THE MK & SHAHAN RANCHES: The Navajo river, especially in the higher, shaded sections gets really cold by mid-November and the fishing slows way down. Typically in late March into early April is when we will start fishing these locations again. Both of these ranches are located in southern Colorado on the Navajo river. The Shahan Ranch has 2± miles of river with some terrific stream improvements and deep pools. The MK Ranch is higher up upstream with about 4± miles of river. These are some of the most beautiful places we fish at.
HIGH TIMBER RANCH: The High Timber Ranch is also finished for the year. What an incredible season we had up there. We are doing multi-day, all inclusive trips up at the ranch. Check out the "Private Water" page for more detailed information about the fishing on the High Timber Ranch.
Upcoming enhancements of San Juan River at Navajo Lake State Park:
Parts of the San Juan River will be closed beginning on December 15th (primarily areas from Simon Canyon down to the Gravel Pit). If you are thinking of heading over there this winter make sure to check on what will be open.
The New Mexico Department of Game and Fish will begin a river enhancement project on Dec. 15, 2017 on the San Juan River at Navajo Lake State Park from Simon Point Day-Use Area downriver to the Crusher Hole Day-Use Area. Temporary closures of multiple day-use areas are expected until sometime in April, 2018.
The project will include a new boat takeout at Crusher Hole Day-Use Area. The Crusher Hole area will be closed to the public from Dec. 15, 2017, through March 1, 2018. There will be no access to the boat takeout at Crusher Hole while the new takeout is constructed. Bolack Day-Use Area will be closed from Dec. 15, 2017, through April 15, 2018. County Road 4280 that offers access to the area will also be closed to traffic. However, anglers may access the area at Cottonwood Campground.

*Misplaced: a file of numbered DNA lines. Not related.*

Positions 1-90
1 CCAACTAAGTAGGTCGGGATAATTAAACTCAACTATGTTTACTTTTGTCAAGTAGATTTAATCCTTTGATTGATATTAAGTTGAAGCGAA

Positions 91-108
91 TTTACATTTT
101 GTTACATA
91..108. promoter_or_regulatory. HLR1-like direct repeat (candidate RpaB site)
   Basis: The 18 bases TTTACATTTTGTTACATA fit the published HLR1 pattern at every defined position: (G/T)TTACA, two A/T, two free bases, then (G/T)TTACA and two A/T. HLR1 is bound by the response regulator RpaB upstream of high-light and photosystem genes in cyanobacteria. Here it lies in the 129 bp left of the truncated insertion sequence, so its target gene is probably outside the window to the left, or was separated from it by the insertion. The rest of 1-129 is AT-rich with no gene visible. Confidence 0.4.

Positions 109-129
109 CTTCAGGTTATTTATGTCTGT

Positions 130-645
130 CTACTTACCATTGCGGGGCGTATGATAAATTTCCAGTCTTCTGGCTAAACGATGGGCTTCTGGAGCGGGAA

A temporary boat takeout will be constructed at the Munoz Day-Use Area. The temporary takeout will provide public access to the upper portions of the river. For the safety of all visitors to the park, use of the San Juan River past Simon Point, including portions in and out of the park boundaries, will be closed to boat traffic and wade fishing from Dec. 15, 2017, through March 1, 2018. Limited use of the river will be available from March 1, 2018, through April 15, 2018.
All listed areas will be posted closed and the gates will be locked. For more information, contact Navajo Lake State Park: (505) 632-2278.
Don't Target Fish on the Spawning Beds and Watch Your Step for Redds:
The Fall and early Winter is when the brown trout spawn. This causes them to become very aggressive and protective of their area of a stream or river. Fishing for them during their "pre-spawning" time can be some of the best fishing of the year. Once the fish go up onto the spawning beds and gravel, we don't directly fish for them and try to leave them alone. This time of year if you keep your eyes out in shallower water which has gravely bottom with some current and oxygenation, you often can see pairs or groups of brown trout spawning. We encourage everyone to leave these fish alone and let them do their thing. As well, during this time of year, we try and be more careful of where we walk, especially in areas that look as though they could be spawning beds or gravels.
When a female brown trout gets ready to lay her eggs, she will scout out a shallow, oxygen-rich piece of sandy gravel river bed to deposit her eggs into. She will then carve out a small trench called or spawning bed called a “redd” by sweeping out the gravel and sand with her tail. Once the redd is complete, the female will deposit her eggs and wait for a male to fertilize them with his sperm. Upon completion of spawning, the female will cover the redd with loose gravel and sand, providing the her eggs and future hatchlings with shelter. Redds look like areas where the river bottom has been swept or cleaned and often the gravel in the redd is a slightly different color and finer than the surrounding bottom. Typically they will be from one to three feet long and often have a slight depression to them, though this is not always the case.